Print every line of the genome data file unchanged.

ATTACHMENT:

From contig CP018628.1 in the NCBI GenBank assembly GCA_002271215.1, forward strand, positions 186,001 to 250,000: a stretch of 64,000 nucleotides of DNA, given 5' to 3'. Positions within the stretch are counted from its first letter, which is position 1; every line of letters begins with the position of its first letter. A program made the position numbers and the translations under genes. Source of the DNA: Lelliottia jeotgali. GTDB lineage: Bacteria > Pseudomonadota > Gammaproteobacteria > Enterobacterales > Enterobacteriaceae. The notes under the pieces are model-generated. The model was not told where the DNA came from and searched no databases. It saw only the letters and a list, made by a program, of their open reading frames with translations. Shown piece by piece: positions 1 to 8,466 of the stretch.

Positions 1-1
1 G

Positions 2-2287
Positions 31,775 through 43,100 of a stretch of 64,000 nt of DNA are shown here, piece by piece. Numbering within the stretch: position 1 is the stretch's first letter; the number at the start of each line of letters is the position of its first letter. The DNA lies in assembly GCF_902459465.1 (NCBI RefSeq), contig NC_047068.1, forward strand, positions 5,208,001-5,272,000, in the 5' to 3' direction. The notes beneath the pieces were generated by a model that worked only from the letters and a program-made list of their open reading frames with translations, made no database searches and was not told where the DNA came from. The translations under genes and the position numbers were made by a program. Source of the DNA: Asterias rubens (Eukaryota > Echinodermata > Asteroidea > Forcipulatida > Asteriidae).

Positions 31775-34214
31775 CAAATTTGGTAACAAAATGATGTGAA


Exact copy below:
From contig CP018628.1 in the NCBI GenBank assembly GCA_002271215.1, forward strand, positions 186,001 to 250,000: a stretch of 64,000 nucleotides of DNA, given 5' to 3'. Positions within the stretch are counted from its first letter, which is position 1; every line of letters begins with the position of its first letter. A program made the position numbers and the translations under genes. Source of the DNA: Lelliottia jeotgali. GTDB lineage: Bacteria > Pseudomonadota > Gammaproteobacteria > Enterobacterales > Enterobacteriaceae. The notes under the pieces are model-generated. The model was not told where the DNA came from and searched no databases. It saw only the letters and a list, made by a program, of their open reading frames with translations. Shown piece by piece: positions 1 to 8,466 of the stretch.

Positions 1-1
1 G

Positions 2-2287
Positions 31,775 through 43,100 of a stretch of 64,000 nt of DNA are shown here, piece by piece. Numbering within the stretch: position 1 is the stretch's first letter; the number at the start of each line of letters is the position of its first letter. The DNA lies in assembly GCF_902459465.1 (NCBI RefSeq), contig NC_047068.1, forward strand, positions 5,208,001-5,272,000, in the 5' to 3' direction. The notes beneath the pieces were generated by a model that worked only from the letters and a program-made list of their open reading frames with translations, made no database searches and was not told where the DNA came from. The translations under genes and the position numbers were made by a program. Source of the DNA: Asterias rubens (Eukaryota > Echinodermata > Asteroidea > Forcipulatida > Asteriidae).

Positions 31775-34214
31775 CAAATTTGGTAACAAAATGATGTGAA